International Tax and the Roles of International Tax Policy and Tax Treaties

AuthorDavid Kerzner, David W. Chodikoff
chapter two
This chapter examines the basic concepts in international tax law and the
roles of international tax policy and tax treaties. It also reviews the princi-
pal theories in international tax policy and provides some commentaries on
what scholars are saying today about these theories.
The interaction between taxpayers and multiple jurisdictions necessar-
ily gives rise to many questions under international law, and international
taxation. These transnational fact patterns also create complex economic,
political, and legal choices for policy-makers, especially those focused on f‌is-
cal sovereignty. Some of these interesting questions and challenges are the
following: What is the legal basis for either country to impose its f‌iscal laws
upon the foreign activities of its residents and citizens? What is the legal
basis for either country to impose its f‌iscal laws upon individuals who reside
in a foreign country, or persons (e.g., corporations) that have been formed
in a foreign jurisdiction? What happens when taxpayers are subject to the
f‌iscal tax laws of two nations at the same time? What happens when the gov-
ernment of one country cannot ever learn about the foreign activities of its
residents and citizens (especially when the taxpayers intentionally decide to
hide their foreign income, activities, or assets)? What happens to principles
of fairness in a society when a government has, after providing a taxpayer
with full rights of appeal under the law, obtained a judgment against the tax-
payer but when the taxpayer’s assets, which could satisfy the judgment in
whole or in part, lie in another jurisdiction?
Answers to these questions from Canadian and US perspectives may be
found in the domestic tax laws (including statutes, judicial decisions, and
30 InternatIonal tax evasIon In the Global InformatIon aGe
administrative positions) dealing with international law, conf‌licts of law, and
tax treaties of both nations. As international taxation must concern itself
with either foreign jurisdictions or foreign persons, or both, an understand-
ing of the principles of law that may relate to these international aspects of
taxation is important to understanding this subject and to understanding the
role of exchange of information, which has become a vital subtopic in today’s
war against international tax evasion.1 Increasingly, both the Canadian and
the American governments, among others, have been concerned with en-
forcement of their f‌iscal laws to prevent erosion of their tax base, to combat
illegal tax evasion and other criminal behaviour, and to maintain equity in
the system. Information regarding the foreign accounts, entities, and income
of taxpayers is a vital component to determining their compliance with Can-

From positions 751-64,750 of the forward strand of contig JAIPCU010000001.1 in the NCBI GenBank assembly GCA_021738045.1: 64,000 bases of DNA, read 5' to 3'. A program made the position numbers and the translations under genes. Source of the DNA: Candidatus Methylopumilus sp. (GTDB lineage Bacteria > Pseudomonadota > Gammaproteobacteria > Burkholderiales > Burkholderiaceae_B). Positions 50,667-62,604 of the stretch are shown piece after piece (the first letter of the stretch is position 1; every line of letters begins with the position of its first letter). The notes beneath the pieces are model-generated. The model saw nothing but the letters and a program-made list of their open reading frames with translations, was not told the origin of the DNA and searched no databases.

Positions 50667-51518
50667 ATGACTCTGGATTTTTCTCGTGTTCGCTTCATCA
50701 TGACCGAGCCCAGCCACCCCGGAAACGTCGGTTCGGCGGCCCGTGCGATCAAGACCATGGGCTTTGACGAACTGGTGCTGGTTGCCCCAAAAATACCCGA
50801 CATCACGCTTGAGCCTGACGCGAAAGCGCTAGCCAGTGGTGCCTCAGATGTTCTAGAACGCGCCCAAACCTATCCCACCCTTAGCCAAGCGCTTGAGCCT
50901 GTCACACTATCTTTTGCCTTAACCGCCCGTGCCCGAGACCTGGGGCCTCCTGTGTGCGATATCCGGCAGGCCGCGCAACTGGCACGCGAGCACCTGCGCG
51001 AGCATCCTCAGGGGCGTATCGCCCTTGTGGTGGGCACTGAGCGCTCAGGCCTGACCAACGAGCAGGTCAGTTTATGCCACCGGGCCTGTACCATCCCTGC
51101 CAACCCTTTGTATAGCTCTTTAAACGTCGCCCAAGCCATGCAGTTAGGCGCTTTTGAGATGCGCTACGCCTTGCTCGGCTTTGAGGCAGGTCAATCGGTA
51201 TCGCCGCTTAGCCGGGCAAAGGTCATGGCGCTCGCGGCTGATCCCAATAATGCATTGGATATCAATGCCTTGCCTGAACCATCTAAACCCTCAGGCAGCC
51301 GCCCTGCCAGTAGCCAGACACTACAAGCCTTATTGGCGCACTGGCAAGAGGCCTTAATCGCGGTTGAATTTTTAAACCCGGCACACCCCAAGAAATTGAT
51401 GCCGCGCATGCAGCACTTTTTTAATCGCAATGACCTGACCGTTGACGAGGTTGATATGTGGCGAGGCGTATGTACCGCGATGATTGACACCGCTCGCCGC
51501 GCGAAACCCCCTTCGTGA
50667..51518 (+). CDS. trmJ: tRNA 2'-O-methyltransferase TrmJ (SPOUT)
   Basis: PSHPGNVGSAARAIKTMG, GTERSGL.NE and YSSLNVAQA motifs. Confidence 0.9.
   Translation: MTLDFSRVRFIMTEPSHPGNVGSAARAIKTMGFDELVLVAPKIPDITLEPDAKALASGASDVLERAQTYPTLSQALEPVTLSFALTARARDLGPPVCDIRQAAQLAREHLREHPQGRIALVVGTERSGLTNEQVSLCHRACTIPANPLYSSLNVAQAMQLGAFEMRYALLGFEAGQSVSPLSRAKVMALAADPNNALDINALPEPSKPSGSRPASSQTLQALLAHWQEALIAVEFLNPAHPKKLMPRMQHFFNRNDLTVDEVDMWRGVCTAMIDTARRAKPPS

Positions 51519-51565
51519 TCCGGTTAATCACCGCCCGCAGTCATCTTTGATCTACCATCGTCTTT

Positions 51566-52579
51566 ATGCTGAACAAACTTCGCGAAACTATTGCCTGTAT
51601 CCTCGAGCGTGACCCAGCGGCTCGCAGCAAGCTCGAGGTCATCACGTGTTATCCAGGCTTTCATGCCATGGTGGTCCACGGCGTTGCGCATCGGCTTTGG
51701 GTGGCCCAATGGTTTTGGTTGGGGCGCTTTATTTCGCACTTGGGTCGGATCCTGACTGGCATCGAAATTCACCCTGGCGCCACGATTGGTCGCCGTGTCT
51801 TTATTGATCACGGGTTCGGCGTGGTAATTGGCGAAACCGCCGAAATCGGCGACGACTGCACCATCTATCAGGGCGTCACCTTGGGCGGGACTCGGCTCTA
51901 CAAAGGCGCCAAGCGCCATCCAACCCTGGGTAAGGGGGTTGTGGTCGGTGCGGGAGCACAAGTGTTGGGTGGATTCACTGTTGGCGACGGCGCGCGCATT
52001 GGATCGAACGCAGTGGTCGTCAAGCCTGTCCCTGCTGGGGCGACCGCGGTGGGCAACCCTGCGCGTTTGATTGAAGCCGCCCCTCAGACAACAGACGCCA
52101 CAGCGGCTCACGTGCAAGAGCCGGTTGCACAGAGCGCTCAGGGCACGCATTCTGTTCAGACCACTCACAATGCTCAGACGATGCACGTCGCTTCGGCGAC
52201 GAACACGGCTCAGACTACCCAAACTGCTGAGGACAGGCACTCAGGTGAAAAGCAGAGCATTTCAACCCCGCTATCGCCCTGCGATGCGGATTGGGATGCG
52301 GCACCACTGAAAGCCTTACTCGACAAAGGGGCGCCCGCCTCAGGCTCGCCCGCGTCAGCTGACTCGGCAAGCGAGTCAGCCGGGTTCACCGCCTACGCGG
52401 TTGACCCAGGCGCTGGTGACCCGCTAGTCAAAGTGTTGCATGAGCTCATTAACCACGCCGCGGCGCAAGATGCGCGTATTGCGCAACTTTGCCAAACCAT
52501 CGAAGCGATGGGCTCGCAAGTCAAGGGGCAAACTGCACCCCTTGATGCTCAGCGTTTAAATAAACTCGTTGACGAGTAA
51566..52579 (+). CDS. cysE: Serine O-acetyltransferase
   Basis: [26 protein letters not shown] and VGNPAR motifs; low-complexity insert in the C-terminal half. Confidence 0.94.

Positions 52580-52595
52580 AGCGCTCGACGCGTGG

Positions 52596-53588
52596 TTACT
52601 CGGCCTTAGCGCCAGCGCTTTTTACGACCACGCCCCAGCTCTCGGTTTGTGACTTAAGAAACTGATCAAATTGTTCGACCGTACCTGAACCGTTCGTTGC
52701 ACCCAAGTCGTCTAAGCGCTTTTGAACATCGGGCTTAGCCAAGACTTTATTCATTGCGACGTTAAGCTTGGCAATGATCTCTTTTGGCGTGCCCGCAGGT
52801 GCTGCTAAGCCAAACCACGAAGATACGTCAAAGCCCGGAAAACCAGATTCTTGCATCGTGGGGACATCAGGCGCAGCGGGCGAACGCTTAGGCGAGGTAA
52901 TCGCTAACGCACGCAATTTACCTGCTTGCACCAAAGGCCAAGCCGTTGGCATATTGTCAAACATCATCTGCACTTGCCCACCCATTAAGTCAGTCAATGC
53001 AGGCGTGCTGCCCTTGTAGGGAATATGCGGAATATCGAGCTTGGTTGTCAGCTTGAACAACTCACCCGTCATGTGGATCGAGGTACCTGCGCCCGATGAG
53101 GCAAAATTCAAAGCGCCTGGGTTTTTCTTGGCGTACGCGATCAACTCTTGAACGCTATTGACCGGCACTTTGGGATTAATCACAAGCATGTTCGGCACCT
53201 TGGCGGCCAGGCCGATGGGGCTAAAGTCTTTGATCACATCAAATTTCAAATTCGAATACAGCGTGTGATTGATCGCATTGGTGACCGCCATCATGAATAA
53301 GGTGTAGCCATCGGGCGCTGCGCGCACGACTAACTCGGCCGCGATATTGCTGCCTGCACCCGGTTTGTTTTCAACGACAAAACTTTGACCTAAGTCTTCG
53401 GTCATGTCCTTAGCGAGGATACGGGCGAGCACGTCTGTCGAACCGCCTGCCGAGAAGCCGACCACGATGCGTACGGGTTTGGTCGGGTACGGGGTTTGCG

adian and US reporting and tax laws. Once f‌iscal authorities can determine
that a taxpayer is delinquent regarding these laws, enforcement measures
(including those under domestic law, treaty law, and international law) may
be undertaken.
1) International Tax and International Tax Law
International taxation concerns the f‌iscal relationship between a taxpayer
and his personal ties with or economic activities in two or more nations.2
Both Canada and the United States impose taxation on a worldwide basis on
their residents. As a result, both countries tax income wherever it is earned.
Primary liability for tax in Canada is based on residency. Individuals resi-
dent in Canada are taxed on their worldwide income. Corporations formed
in Canada, which are also regarded under Canadian common law as managed
and controlled in Canada are also taxed on their worldwide income.3 In the
1 See, for example, Chapter 3 for a historical background to the initiatives of the OECD on
harmful tax competition.
2 International taxation deals with the tax aspects of international commerce and investment:
see Jinyan Li, Arthur Cockf‌ield, & J Scott Wilkie, International Taxation in Canada—Principles
and Practices, 2d ed (Markham, ON: LexisNexis, 2011) at 1.
3 See Brian J Arnold, Reforming Canada’s International Tax System: Toward Coherence and Sim-
plicity (Toronto: Canadian Tax Foundation, 2009) at 13. The term “resident” is not def‌ined in
the Income Tax Act, RSC 1985, c 1 (5th Supp) [Act]. Rather, residence is determined on facts
that under Canadian law may connect an individual to Canada and also on certain statutory
provisions in the Act that may if met deem an individual to be resident in Canada. See, gener-
ally, ch 4, dealing with residence, in David S Kerzner, Vitaly Timokhov, & David W Chodi-
kof‌f, eds, The Tax Advisor’s Guide to the Canada–U.S. Tax Treaty (Toronto: Thomson Reuters
Carswell, 2008) (loose-leaf).

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